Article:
In the case of the Bourbon Rooms, the jeopardy isn’t Def Leppard, who refused to licence their songs for the show, but a cliched German property developer Hertz who is intent on bribing the mayor, buying up the Strip and knocking it down to make clean, efficient living quarters.

ancient cliches

Richard Tebbutt hits all the ancient cliches of over-blown German efficiency without over-doing it as Hertz. That’s left to Stuart Williamson as his son, Franz, who doesn’t want anything to do with the development and has great fun over-playing the campiness of his character.

The finale. Pic: Sean Conner

If you are going to have a cast of skimpily clad dancers, then you better have a great choreographer to give them some moves to look at. And with Allegro newcomer Felicity Thomas, the company has struck gold in the choreography department.

There are moments of pure genius, such as when the dancers make up the car that Drew and Sherrie drive off for their first date. It is hugely effective, very well conceived and presented, helps drive the story and provides a much needed addition to what is a pretty sparse set.

Then there are the big moves for the eighties rock numbers – with the core dancers going for it while the whole ensemble, dancers or not, can keep up with the basic moves. And the dancers in the “exotic” dance club where Sherrie ends up. All choreographed to the ability of the performers and there to help deliver the story.

There are plenty of very good singers on the stage in the chorus and the named roles. And several of those in smaller roles could easily step up into principal parts. Josie Bodle as Justice, the owner of that exotic dance club, has a particularly strong and resonant voice.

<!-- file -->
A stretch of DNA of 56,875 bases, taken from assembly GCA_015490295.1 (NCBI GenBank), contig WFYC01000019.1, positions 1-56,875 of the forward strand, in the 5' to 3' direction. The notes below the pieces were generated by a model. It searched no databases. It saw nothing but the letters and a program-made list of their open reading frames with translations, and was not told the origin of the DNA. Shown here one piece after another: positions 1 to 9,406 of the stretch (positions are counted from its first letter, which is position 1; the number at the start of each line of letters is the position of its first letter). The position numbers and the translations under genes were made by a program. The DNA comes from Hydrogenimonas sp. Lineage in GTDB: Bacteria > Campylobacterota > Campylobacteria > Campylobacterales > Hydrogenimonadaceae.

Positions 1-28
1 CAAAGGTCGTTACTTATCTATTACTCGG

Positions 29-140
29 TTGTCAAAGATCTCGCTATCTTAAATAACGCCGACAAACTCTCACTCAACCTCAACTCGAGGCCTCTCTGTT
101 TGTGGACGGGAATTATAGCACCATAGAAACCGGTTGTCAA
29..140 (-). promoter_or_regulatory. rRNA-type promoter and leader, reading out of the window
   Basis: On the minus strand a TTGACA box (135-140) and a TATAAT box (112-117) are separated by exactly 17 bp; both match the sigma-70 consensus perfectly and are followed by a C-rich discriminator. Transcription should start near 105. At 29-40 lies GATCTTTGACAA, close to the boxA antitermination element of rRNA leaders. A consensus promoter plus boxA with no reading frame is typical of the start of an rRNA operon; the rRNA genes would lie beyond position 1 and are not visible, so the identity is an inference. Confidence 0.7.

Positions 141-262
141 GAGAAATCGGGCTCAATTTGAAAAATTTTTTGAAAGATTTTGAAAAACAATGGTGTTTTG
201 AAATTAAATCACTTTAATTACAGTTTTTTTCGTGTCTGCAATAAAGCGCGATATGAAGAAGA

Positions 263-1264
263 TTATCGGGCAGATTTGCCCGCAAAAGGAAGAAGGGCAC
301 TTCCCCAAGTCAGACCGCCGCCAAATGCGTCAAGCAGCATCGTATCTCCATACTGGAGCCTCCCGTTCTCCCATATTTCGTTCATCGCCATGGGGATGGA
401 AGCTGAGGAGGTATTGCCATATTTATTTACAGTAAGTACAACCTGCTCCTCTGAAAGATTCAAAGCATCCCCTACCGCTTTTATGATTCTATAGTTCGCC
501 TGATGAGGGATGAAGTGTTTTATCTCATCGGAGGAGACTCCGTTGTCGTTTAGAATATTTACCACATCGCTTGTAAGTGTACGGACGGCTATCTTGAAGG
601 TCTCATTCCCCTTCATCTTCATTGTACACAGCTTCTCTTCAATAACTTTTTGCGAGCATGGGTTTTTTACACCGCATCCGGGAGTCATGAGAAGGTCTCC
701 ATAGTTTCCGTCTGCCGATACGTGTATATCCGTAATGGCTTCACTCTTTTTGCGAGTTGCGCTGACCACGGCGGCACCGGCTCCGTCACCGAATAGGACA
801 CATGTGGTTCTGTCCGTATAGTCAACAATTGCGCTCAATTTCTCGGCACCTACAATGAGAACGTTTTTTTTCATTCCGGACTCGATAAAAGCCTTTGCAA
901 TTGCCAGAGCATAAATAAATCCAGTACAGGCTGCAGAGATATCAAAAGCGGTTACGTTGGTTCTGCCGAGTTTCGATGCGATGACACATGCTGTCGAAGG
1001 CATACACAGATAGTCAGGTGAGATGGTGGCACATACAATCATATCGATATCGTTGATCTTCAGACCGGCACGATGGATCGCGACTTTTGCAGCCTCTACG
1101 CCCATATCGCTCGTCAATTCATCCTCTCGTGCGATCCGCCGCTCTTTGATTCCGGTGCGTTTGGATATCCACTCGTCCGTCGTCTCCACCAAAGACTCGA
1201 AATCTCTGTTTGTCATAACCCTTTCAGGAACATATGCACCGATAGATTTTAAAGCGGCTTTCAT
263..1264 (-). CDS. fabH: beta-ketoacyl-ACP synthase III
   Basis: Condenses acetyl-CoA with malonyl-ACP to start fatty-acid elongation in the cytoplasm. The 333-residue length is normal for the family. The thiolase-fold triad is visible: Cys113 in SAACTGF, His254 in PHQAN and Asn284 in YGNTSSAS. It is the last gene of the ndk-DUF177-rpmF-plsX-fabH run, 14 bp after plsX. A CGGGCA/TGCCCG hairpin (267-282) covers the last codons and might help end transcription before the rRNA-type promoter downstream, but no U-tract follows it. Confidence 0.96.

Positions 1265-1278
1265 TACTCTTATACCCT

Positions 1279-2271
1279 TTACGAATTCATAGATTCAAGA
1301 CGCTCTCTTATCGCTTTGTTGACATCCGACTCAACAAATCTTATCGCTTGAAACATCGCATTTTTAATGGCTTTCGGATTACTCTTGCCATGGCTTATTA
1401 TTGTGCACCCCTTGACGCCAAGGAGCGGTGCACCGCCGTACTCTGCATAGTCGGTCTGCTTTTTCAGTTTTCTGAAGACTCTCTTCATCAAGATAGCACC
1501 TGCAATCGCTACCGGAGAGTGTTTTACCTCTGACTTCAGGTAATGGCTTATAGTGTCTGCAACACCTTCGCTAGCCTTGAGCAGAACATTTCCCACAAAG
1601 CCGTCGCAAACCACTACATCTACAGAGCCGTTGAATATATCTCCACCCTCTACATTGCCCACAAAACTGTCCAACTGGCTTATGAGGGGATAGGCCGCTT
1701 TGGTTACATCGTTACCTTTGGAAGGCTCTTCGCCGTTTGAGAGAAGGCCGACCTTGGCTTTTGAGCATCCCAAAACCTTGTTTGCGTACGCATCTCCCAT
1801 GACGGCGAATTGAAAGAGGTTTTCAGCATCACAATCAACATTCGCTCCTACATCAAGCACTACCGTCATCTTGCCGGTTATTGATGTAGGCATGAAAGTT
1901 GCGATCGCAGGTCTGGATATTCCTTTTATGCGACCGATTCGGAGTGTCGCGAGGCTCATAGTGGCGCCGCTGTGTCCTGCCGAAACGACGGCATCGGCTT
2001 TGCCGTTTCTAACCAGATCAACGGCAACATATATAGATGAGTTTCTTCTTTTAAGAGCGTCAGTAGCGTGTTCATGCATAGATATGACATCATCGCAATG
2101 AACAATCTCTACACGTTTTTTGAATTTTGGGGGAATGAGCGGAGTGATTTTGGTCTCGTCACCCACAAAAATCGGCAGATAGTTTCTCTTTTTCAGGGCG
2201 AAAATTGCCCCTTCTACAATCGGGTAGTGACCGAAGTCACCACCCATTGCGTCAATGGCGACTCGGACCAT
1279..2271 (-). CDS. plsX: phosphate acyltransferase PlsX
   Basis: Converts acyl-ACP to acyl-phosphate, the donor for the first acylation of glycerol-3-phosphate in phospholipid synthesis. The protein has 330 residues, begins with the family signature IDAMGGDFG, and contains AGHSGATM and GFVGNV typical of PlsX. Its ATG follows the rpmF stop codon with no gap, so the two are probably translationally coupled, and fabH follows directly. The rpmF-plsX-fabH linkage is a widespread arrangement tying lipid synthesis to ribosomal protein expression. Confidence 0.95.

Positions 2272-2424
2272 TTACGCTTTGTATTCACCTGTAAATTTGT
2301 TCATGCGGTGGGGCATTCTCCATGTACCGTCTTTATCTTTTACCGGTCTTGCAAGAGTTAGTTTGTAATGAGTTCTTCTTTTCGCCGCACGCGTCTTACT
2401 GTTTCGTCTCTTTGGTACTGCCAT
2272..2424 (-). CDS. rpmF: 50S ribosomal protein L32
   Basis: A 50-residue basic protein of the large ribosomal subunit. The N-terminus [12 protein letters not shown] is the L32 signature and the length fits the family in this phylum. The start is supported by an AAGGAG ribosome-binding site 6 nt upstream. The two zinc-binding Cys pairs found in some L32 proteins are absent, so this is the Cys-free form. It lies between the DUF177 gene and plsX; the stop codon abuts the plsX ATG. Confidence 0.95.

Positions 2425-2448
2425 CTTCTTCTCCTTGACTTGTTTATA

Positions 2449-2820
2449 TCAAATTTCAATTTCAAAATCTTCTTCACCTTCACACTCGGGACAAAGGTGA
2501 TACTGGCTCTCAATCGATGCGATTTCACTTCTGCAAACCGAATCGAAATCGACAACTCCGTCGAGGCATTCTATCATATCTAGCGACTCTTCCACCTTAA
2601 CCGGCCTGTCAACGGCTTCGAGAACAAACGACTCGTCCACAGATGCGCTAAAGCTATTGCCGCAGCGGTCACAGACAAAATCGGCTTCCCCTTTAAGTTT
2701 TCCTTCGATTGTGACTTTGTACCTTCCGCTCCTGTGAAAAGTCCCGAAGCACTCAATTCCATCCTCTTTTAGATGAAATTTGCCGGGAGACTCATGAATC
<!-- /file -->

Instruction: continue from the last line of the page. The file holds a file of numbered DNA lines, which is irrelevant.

clear deliver

Lyndsey McGhee plays Regina the uptight metropolitan advisor to the mayor who reveals she once followed the Dead for six months – and lets down her hair to fight the proposed demolition. She has great presence and clear deliver, making sure that her eighties jokes come across. Not something which every performer is able to do, thanks to some fairly muddy microphone set ups.

The other big drawback is the block-like format. Director Andy Johnston has created each separate scene magnificently, but they do not always flow into each other with quite the smoothness they could.

At the heart of the show, up-stage centre, is James McCutcheon and his band, with David Thomson shredding it magnificently on lead guitar when called upon to do so in the finale of Don’t Stop Believin’.

A sentiment which, those antediluvian attitudes aside, is very much at the core of this fun, energetic and excitingly choreographed production.

Running time: 2 hours 35 minutes including one interval
Church Hill Theatre, 33a Morningside Road, EH10 4DR
Tuesday 31 October – Saturday 4 November 2017
Evenings 7.30 pm, Matinee Sat at 2.30 pm
Tickets from:

Company website:
Facebook: /allegromusical
Twitter: @allegro_edin.